There’s a reason there’s an option for “Degree completed but not conferred,” so don’t be afraid to check that box.
How Long Does It Take for a Degree to Be Conferred?
It may take anywhere from a few weeks to a few months to have your degree conferred upon you. The length of the degree conferral process is different for everyone, as it’s more involved than you might think, and the registrar has to go through it for each individual student.
Some of these steps are up to you, but others take place behind the scenes. Here’s what this process generally looks like:
You complete your classes. That feeling of freedom that washes over you as you walk out of your last final exam, while momentous, is only the first step in the degree conferral process.
Your professor grades your exam and turns in final grades to the registrar, which are usually required a few days after you take your final. The registrar then adds these to your transcript and checks to make sure you passed all of your classes.
You turn in paperwork to the registrar. This paperwork’s specifics can vary, but there is usually some kind of application to graduate or other forms you need to file. This often also includes paying any outstanding balances, which is required before your degree can be conferred.
Sometimes students are required to do this before they take their finals, speeding the process along.
You walk in your graduation ceremony. Congratulations! You’ve made it through all the late-night cramming and never-ending to-do lists, and now it’s time to celebrate.
Enjoy all the pomp and circumstance, but when you open up that shiny diploma cover, don’t be surprised that it’s empty. There are still a few more steps that the school needs to complete until they can officially award you your degree.
The registrar will conduct an audit. After you say your goodbyes and move out, the registrar will be hard at work going through each student’s records to make sure they are, in fact, eligible to receive their diplomas.
Usually, they begin this process earlier in the semester, but they still need to double-check at the end to make sure you’ve turned in everything you need to and finished all of your required classes and clinical hours.
This is why the length of the process varies from student to student, depending on where they are on the list and how much the registrar needs to check for them. Organizations know this, which is why they usually provide the option to check the “degree completed but not conferred” box.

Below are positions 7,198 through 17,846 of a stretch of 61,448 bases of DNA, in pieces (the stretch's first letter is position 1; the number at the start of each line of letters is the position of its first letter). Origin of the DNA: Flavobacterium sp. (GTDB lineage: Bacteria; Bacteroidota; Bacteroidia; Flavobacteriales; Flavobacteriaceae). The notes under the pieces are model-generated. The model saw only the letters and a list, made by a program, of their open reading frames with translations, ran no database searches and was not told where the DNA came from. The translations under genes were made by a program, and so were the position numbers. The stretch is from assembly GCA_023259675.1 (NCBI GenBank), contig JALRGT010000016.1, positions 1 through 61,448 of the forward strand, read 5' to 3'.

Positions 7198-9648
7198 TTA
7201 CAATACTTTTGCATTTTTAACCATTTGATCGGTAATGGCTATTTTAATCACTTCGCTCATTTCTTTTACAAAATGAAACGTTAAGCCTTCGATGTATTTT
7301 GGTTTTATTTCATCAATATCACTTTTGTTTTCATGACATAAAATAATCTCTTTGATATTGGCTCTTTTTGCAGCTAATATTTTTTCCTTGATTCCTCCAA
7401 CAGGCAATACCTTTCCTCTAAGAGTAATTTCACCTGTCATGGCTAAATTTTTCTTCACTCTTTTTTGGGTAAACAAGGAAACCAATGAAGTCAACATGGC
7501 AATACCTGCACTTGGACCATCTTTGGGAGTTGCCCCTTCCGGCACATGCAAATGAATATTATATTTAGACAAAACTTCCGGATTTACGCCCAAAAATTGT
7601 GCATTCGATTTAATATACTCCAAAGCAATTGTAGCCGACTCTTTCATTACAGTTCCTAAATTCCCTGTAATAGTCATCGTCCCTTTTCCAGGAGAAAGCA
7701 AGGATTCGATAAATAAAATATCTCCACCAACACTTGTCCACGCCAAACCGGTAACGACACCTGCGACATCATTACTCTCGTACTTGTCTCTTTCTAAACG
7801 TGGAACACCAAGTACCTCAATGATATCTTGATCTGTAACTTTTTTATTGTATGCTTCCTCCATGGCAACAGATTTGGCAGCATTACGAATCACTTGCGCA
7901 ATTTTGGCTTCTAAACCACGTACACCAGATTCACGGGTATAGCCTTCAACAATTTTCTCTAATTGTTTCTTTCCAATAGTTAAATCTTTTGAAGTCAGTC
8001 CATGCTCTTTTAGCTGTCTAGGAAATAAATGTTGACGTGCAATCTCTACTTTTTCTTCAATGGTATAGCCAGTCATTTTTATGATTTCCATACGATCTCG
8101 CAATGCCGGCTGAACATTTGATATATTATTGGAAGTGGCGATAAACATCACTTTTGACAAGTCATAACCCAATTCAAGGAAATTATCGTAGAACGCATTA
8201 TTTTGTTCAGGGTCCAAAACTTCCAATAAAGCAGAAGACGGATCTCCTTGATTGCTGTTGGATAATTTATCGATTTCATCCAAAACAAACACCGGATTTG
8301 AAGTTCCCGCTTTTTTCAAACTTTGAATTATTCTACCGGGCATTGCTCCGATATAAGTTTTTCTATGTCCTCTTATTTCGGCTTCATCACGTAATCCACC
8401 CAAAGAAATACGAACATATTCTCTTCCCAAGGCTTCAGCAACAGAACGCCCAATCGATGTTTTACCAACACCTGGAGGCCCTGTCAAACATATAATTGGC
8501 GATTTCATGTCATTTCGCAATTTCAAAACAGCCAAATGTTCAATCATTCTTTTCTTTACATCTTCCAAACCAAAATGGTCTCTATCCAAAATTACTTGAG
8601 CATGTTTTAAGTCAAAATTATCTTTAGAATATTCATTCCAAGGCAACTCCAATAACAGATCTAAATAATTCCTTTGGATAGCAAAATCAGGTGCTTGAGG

They’ll mail your diploma. Once you pass your audit, the registrar will mark that your degree is “awarded” or “conferred” on your official transcript and put your diploma in the mail.
There is no way of guaranteeing when your diploma will arrive, so this is another reason for an inconsistent timeline. Be sure to start checking your transcript regularly a few weeks after graduation. Organizations that want a degree conferral date don’t need your diploma; they just need to know that you earned it.
If you notice that all of your friends are receiving their diplomas and you haven’t, look at your student accounts or call the registrar to make sure everything is in order. It may be that you have an extra fee to pay that you didn’t know about or that you need to complete an additional form.
It’s essential that you take the initiative to investigate because it can take the registrar a while to contact you about this with so many students to process. They also might just assume that you’ll be checking and not bother to let you know that there’s a hold on your account.
When Can I Say I Have a Degree?
If you have pursued your degree the traditional way through taking classes, you can legally say you have a degree when your transcript says that your degree has been “awarded” or “conferred,” when you receive your diploma, or when the registrar provides some other type of confirmation.
You also may legally say this when you receive an honorary degree. These degrees are awarded to people who didn’t take classes but who the college or university decided earned it. These are just as legal as any other degree, as they’re usually given to those who have accomplished something significant in the field of the degree they’re awarded.
However, you cannot legally say that you have a degree when you finish your finals or walk across the stage at graduation, although you should go ahead and celebrate like you do.